The era of globalization saw China emerge as the world's manufacturing titan. However, the "made in China" model—with its reliance on cheap labor and thin profits—has begun to wane. Beginning in the 2000s, the Chinese state shifted from attracting foreign investment to promoting the technological competitiveness of domestic firms. This shift caused tensions between winners and losers, leading local bureaucrats to compete for resources in government budget, funding, and tax breaks. While bureaucrats successfully built coalitions to motivate businesses to upgrade in some cities, in others, vested interests within the government deprived businesses of developmental resources and left them in a desperate race to the bottom. In Manipulating Globalization, Ling Chen argues that the roots of coalitional variation lie in the type of foreign firms with which local governments forged alliances. Cities that initially attracted large global firms with a significant share of exports were more likely to experience manipulation from vested interests down the road compared to those that attracted smaller foreign firms. The book develops the argument with in-depth interviews and tests it with quantitative data across hundreds of Chinese cities and thousands of firms. Chen advances a new theory of economic policies in authoritarian regimes and informs debates about the nature of Chinese capitalism. Her findings shed light on state-led development and coalition formation in other emerging economies that comprise the new "globalized" generation.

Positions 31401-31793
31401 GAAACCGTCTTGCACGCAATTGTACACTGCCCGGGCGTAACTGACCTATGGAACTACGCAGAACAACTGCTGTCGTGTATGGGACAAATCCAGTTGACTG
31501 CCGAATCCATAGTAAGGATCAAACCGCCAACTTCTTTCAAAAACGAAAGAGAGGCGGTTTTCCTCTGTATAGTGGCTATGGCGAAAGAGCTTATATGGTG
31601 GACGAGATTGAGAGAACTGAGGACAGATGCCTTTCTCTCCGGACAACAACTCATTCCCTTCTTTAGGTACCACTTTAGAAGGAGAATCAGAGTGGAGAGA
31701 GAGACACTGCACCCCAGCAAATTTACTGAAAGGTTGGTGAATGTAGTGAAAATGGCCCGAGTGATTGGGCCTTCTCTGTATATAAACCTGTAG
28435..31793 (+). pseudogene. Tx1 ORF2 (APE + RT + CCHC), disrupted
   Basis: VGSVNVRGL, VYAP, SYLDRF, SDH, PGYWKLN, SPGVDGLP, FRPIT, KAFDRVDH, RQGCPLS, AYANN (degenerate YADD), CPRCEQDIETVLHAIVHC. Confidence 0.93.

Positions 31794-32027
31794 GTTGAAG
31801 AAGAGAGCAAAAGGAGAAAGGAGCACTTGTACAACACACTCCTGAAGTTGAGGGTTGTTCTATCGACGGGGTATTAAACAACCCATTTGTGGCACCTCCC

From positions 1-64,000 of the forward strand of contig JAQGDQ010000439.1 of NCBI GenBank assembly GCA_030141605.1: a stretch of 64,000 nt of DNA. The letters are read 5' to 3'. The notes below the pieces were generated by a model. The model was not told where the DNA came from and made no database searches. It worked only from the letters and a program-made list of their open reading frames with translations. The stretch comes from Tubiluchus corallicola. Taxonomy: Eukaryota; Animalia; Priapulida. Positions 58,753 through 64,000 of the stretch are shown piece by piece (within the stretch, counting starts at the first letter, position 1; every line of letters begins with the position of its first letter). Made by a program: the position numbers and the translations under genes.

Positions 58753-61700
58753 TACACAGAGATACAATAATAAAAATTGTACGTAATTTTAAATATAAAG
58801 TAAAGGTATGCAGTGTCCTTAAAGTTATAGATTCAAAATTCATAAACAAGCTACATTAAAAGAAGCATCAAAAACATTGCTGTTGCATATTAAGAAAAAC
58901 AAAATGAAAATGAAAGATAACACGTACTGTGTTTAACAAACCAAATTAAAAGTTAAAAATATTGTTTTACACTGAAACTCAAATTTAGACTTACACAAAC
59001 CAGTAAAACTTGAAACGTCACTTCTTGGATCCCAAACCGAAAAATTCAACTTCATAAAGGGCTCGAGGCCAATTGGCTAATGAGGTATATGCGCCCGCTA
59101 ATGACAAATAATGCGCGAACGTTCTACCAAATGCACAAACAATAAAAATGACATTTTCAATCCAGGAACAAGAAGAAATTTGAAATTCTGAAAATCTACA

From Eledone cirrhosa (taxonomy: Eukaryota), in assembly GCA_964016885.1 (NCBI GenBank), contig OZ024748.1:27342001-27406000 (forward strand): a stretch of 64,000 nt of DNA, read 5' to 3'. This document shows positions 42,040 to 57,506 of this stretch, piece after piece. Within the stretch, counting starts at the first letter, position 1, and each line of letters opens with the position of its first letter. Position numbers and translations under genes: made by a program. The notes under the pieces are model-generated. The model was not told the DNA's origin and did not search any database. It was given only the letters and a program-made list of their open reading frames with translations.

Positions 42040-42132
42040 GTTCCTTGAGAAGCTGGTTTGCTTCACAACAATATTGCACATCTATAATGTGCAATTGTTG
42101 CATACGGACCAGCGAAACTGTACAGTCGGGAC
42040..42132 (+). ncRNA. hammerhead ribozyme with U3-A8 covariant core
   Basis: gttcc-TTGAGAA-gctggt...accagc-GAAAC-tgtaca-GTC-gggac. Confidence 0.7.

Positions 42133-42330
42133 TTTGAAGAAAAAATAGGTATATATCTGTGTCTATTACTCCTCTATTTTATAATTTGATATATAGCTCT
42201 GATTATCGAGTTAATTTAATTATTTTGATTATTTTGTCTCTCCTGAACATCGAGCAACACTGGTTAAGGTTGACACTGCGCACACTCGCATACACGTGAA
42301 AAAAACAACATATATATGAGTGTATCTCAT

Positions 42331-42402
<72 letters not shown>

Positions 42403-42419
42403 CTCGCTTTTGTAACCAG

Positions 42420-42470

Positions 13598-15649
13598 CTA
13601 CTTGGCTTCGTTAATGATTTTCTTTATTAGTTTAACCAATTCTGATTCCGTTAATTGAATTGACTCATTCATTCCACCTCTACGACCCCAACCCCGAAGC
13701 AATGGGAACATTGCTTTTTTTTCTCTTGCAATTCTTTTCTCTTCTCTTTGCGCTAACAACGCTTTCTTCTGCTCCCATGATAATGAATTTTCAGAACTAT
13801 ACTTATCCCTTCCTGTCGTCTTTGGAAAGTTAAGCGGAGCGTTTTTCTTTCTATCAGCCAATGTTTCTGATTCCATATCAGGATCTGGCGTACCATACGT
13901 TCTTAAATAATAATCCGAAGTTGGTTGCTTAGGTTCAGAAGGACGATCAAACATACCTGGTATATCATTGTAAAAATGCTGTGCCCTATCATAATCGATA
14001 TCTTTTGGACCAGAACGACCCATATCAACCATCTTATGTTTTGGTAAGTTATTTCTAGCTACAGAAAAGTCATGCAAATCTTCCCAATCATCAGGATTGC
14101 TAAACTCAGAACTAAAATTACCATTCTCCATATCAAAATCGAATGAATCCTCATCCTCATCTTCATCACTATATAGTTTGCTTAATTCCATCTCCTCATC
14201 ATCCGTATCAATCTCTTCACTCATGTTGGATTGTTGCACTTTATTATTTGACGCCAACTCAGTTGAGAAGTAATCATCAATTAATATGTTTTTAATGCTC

Hamas rules Gaza and the lives of the two million Palestinians who live there. Demonized in media and policy debates, various accusations and critical assumptions have been used to justify extreme military action against Hamas. The reality of Hamas is, of course, far more complex. Neither a democratic political party nor a terrorist group, Hamas is a multifaceted liberation organization, one rooted in the nationalist claims of the Palestinian people. Hamas Contained offers the first history of the group on its own terms. Drawing on interviews with organization leaders, as well as publications from the group, Tareq Baconi maps Hamas's thirty-year transition from fringe military resistance towards governance. He breaks new ground in questioning the conventional understanding of Hamas and shows how the movement's ideology ultimately threatens the Palestinian struggle and, inadvertently, its own legitimacy. Hamas's reliance on armed struggle as a means of liberation has failed in the face of a relentless occupation designed to fragment the Palestinian people. As Baconi argues, under Israel's approach of managing rather than resolving the conflict, Hamas's demand for Palestinian sovereignty has effectively been neutralized by its containment in Gaza. This dynamic has perpetuated a deadlock characterized by its brutality—and one that has made permissible the collective punishment of millions of Palestinian civilians.